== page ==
A tornado to remember

The tornado that came to be called the ?Hesston Tornado? actually originated near Pretty Prairie and headed northeast, narrowly missing Hesston, Yoder and Burrton.

It struck Hesston at about 5:37 p.m. In the two-and-one-half minutes it took to pass through the community, 16 people were injured, 21 businesses and 226 single- and multi-family dwellings were damaged or destroyed. An estimated 300 people were instantly rendered homeless.

Miraculously, no one in Hesston died from the tornado, but the storm did claim two fatalities before it was over: Lucas Fisher, 6, a first-grader from Burrton, and Ruth Voth, rural Goessel.

The tornado that plowed through Hesston was of F4 intensity (winds of 204 to 260 mph) on the Fujita scale. A second tornado, of F1 or F2 intensity, touchdown just northeast of town. Both tornados traveled roughly parallel to each other for two miles, then converged. The result was a large tornado which shortly reached F5 intensity (261 to 318 mph winds) as it headed toward Goessel. It passed southeast of town, but headed in a direct path toward Hillsboro.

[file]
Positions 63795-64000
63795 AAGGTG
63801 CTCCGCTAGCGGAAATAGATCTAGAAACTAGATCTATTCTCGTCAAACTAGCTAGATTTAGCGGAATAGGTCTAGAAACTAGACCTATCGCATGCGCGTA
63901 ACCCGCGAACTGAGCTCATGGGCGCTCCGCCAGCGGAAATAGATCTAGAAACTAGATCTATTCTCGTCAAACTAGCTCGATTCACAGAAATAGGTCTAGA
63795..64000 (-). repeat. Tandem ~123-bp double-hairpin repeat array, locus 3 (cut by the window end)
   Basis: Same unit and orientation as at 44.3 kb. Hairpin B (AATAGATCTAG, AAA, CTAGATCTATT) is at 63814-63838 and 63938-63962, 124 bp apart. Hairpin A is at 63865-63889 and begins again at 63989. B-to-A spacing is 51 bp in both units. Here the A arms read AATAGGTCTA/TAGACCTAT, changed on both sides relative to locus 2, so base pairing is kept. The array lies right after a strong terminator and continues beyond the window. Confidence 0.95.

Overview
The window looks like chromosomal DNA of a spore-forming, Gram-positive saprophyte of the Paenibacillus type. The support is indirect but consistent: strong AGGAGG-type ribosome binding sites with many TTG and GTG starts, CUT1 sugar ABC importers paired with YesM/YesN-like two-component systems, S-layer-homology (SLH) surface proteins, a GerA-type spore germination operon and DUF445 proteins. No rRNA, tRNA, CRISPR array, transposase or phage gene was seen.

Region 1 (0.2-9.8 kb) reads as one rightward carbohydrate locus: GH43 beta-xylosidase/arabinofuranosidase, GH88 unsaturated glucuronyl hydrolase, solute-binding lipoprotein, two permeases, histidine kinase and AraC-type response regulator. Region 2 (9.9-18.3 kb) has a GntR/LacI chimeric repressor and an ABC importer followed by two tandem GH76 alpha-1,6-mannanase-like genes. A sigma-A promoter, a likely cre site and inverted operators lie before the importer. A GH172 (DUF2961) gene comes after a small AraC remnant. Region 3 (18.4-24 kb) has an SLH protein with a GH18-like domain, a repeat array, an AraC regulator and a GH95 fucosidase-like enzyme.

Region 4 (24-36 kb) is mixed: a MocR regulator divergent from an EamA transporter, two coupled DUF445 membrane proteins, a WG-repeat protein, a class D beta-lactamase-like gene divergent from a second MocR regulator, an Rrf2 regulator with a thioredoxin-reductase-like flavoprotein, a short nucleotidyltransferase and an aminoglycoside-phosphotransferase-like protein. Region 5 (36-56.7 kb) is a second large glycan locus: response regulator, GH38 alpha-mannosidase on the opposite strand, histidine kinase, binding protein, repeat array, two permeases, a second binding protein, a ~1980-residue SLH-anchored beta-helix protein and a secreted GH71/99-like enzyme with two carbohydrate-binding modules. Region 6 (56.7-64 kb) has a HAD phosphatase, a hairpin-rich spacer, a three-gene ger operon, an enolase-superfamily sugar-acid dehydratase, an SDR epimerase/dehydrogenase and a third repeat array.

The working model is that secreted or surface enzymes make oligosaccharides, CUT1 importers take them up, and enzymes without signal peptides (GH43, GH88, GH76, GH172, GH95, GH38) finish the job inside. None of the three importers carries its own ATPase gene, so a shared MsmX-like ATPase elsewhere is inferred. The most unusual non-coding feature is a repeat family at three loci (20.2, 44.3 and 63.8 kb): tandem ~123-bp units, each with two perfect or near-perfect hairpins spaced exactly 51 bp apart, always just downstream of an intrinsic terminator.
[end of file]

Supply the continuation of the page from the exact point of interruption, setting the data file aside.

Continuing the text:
Shifting slightly to the east as it approached, it passed a mile or so southeast of Hillsboro, then ?roped out,? lifted and moved through the air above Marion Reservoir.

About 10 minutes and eight miles later, a new tornado began forming near Pilsen and passed over the small community. Somehow, the St. John Nepomucene Catholic Church in Pilsen, admired for its prairie cathedral architecture, was spared as the funnel flew over the church?s steeple and then touched down again beyond Pilsen.

That tornado, with an intensity rating of F2 (113 to 157 mph winds), headed northeast toward Lincolnville and Lost Springs before leaving Marion County and entering Morris County.

?Information from Year of the Storms, Hearth Publishing (1990).

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